Stanwell Hydrogen Project secures ARENA funding

Image Credit: Australian Renewable Energy Agency (ARENA)

Stanwell Corporation has received $1.25 million in funding from the Australian Renewable Energy Agency (ARENA) to assess the feasibility of what would be the largest hydrogen electrolysis demonstration plant in Australia.

The project aims to demonstrate how hydrogen can be used to create a cleaner way to produce electricity through the installation of a 10MW (or larger) hydrogen demonstration plant at the Stanwell Power Station site south-west of Rockhampton, in Central Queensland.

Commenced in July last year, Stanwell’s $5 million study will determine the optimal design and define the highest value end use for the renewable hydrogen produced.

ARENA CEO Darren Miller said the study will also determine the optimal conditions for electrolysers operating at high capacities.

“Through Stanwell’s feasibility study we’re showing a new option for producing and using renewable hydrogen,” Mr Miller noted.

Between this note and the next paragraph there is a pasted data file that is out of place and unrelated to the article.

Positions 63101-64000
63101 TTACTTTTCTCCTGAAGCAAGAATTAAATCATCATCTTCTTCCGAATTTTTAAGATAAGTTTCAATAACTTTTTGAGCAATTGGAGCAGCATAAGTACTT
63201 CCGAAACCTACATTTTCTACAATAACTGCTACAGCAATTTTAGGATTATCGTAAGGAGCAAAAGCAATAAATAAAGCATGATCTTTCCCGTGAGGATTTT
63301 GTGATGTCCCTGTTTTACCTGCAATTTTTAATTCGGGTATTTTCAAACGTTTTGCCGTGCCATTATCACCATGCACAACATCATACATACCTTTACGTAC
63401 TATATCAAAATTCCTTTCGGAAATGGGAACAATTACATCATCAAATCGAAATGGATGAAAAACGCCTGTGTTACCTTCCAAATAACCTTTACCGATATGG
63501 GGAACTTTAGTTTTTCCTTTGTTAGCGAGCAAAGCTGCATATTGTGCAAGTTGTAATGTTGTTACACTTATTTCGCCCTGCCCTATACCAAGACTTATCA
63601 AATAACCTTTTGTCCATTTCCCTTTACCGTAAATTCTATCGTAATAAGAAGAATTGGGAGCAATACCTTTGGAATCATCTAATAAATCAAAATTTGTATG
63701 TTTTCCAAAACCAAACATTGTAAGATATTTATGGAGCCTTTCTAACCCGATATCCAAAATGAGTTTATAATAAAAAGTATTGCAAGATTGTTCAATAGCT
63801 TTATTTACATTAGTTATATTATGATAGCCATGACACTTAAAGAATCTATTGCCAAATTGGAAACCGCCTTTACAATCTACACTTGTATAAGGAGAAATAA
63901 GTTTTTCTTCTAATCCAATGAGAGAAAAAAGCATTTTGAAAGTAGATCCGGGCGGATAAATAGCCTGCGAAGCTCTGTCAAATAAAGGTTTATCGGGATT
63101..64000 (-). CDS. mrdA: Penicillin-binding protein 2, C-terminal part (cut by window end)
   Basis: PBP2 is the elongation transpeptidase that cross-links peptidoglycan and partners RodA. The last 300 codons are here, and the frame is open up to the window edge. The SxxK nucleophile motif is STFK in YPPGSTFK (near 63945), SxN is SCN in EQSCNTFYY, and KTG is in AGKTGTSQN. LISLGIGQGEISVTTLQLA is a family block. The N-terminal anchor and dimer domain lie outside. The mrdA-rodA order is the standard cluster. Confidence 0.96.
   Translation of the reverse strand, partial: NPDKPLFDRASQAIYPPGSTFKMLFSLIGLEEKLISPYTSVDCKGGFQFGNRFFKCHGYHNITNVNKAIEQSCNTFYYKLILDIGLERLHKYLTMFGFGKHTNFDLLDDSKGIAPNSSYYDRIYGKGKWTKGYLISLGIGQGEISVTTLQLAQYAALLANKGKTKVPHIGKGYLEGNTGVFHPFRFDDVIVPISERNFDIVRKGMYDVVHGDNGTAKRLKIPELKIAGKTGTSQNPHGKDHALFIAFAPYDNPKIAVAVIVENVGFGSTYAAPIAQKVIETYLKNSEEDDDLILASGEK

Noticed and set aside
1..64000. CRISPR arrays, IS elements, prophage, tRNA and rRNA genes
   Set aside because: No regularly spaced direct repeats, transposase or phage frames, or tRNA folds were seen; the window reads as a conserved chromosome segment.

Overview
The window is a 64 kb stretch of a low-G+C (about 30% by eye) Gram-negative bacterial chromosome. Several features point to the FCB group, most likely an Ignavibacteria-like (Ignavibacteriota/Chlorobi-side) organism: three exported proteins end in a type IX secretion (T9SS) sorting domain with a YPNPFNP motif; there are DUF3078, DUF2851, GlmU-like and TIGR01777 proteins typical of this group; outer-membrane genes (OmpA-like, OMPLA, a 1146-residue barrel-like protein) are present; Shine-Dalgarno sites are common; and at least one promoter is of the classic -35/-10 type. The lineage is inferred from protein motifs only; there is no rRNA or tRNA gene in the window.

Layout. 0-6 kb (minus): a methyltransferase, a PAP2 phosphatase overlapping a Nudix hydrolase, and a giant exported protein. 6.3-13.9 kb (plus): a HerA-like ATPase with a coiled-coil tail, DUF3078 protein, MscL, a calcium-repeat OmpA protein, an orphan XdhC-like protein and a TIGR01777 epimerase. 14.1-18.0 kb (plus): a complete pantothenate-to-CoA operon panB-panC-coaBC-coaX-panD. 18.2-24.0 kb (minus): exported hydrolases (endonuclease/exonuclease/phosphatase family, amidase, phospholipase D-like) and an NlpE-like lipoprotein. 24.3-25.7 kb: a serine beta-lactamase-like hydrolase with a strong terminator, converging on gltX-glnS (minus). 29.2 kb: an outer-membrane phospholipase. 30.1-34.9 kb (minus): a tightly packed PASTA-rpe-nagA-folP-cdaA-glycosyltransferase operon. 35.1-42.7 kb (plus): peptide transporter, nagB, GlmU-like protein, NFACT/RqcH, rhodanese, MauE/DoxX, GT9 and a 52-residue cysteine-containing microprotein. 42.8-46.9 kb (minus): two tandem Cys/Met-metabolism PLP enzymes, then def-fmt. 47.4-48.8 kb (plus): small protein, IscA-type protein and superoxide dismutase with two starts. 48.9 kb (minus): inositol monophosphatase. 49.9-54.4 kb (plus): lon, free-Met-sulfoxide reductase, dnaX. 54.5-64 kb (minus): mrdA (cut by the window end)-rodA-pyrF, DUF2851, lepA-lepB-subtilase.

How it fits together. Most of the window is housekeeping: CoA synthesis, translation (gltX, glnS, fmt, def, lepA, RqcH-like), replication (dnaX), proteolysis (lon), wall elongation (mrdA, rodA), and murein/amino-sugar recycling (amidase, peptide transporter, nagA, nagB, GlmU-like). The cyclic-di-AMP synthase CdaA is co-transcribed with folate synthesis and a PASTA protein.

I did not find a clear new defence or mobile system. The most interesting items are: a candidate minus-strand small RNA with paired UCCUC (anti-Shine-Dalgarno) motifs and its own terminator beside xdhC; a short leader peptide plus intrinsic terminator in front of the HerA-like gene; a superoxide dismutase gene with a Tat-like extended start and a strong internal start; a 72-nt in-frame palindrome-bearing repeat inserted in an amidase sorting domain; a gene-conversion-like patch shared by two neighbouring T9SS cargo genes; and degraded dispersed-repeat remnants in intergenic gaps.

“This will create opportunities across the domestic economy and help to position Australia to become a major renewable energy exporter.”

Mr Miller said Stanwell Power Station offers a unique proposition in demonstrating the role that renewable hydrogen production can play to benefit the electricity system.

He said the hydrogen electrolyser could be used as a complimentary energy market load that can ramp up in times of excess energy supply, as well as to aid system security through participation in Frequency Control Ancillary Services (FCAS) markets or future markets such as Fast Frequency Response (FFR).

“The construction and operation of a utility scale electrolyser is important to demonstrate the costs associated with producing renewable hydrogen at scale,” Mr Miller continued.

“If feasible, this could help underpin future commercial scale deployments leveraging existing network infrastructure at other power stations, and play a role in driving down the cost of domestic hydrogen production.”

The feasibility study is expected to be completed in late 2020.

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